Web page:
Getting There

Fly into Shanghai at one of its two airports, Pudong or Hongqiao. The Pudong airport is connected to the city via the world's first maglev train -- that's a magnetic levitation system where the train doesn't have wheels. It covers the 30km distance in a matter of seven minutes, whooooosh!

Transportation

Public transportation within Shanghai is extensive and well-developed. There are buses, trolleys, taxis and a growing metro system. Their version of a monthly pass is the Shanghai Public Transportation Card. It uses radio frequencies to communicate with the scanner without any physical contact! There's a little microchip in the card that does it as you walk through the entrance. It's an interesting technology which is adaptable to being implanted within humans, too.

The bus system is the most extensive in the world with almost one thousand different lines. Use of the public transport is encouraged by a limited number of vehicle license plates and also gradual restrictions on bicycle riding.

People and Culture

Shanghai's rapid growth has filled it with ambitious people at a high population density. It can feel crowded and competitive just as any other large city like New York or London. Shanghai's art and culture has the reputation of lagging behind its financial growth, however, artists are working to create world-class contributions to represent their city.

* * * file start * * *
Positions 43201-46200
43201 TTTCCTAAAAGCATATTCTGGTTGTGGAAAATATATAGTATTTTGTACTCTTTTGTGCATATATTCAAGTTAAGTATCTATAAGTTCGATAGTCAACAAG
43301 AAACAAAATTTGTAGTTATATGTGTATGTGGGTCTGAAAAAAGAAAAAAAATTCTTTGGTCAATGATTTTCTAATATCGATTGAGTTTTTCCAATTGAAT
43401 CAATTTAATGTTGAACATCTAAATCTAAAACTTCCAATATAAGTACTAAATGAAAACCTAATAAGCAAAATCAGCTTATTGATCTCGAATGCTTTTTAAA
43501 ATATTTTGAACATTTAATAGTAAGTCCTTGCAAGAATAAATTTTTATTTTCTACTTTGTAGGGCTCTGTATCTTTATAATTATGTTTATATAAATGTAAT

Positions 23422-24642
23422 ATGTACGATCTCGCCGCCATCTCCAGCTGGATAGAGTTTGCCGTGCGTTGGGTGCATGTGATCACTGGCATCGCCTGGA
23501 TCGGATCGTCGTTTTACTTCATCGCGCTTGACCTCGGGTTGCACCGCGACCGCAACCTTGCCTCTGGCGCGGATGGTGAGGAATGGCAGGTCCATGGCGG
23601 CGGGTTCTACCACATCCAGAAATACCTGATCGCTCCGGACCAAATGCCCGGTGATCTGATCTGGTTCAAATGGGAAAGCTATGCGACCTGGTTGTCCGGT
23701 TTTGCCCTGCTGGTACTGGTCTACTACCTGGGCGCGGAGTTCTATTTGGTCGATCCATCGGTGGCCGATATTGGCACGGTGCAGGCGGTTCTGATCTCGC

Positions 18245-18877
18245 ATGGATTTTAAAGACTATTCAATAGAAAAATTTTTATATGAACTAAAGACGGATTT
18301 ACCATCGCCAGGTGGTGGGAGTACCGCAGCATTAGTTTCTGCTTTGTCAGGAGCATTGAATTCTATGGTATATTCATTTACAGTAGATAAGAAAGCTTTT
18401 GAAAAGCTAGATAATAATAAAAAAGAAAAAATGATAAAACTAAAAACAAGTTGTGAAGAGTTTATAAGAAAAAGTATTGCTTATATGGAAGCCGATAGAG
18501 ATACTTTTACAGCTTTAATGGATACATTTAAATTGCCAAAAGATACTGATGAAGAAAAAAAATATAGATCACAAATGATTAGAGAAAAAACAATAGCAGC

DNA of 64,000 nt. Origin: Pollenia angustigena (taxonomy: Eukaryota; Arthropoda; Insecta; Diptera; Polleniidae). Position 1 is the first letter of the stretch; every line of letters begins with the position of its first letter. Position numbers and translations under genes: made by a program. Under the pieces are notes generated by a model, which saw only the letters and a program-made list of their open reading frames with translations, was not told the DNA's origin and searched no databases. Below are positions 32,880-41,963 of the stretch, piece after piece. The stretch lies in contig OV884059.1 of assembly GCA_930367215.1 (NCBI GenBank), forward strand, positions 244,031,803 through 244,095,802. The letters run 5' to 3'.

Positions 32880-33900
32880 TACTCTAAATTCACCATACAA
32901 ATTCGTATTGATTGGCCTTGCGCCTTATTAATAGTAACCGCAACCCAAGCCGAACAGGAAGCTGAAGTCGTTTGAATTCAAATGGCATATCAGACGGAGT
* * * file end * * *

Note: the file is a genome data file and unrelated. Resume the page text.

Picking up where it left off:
Things to do, Recommendations

The Bund is on top of the list of must-see Shanghai spots. It's got a great collection of 20th Century buildings from the time when Shanghai was the financial center of foreign investment.

Stop in at the Shanghai Science and Technology Museum for a look at some of the more recent progress after the Bund.

The Shanghai East arts center is an important symbolic and cultural center which, when seen from above, blooms out from its center like a flower with five petals. It's got the most advanced technical setup of any theater facility in the country and perhaps, the world.

It's not all high-tech, don't worry. Shanghai has some beautiful gardens like this one, the Yuyuan Garden, where you can rest your eyes and refresh your spirits among the balance of nature.

Here you go, the moment you've all been waiting for! It's the Oriental Pearl Broadcasting & TV Tower, second tallest in Asia and fourth tallest in the entire world, behind only the Eiffel Tower in annual visitor numbers! This is the place above all else from which to view Shanghai. Enjoy!

Text by Steve Smith.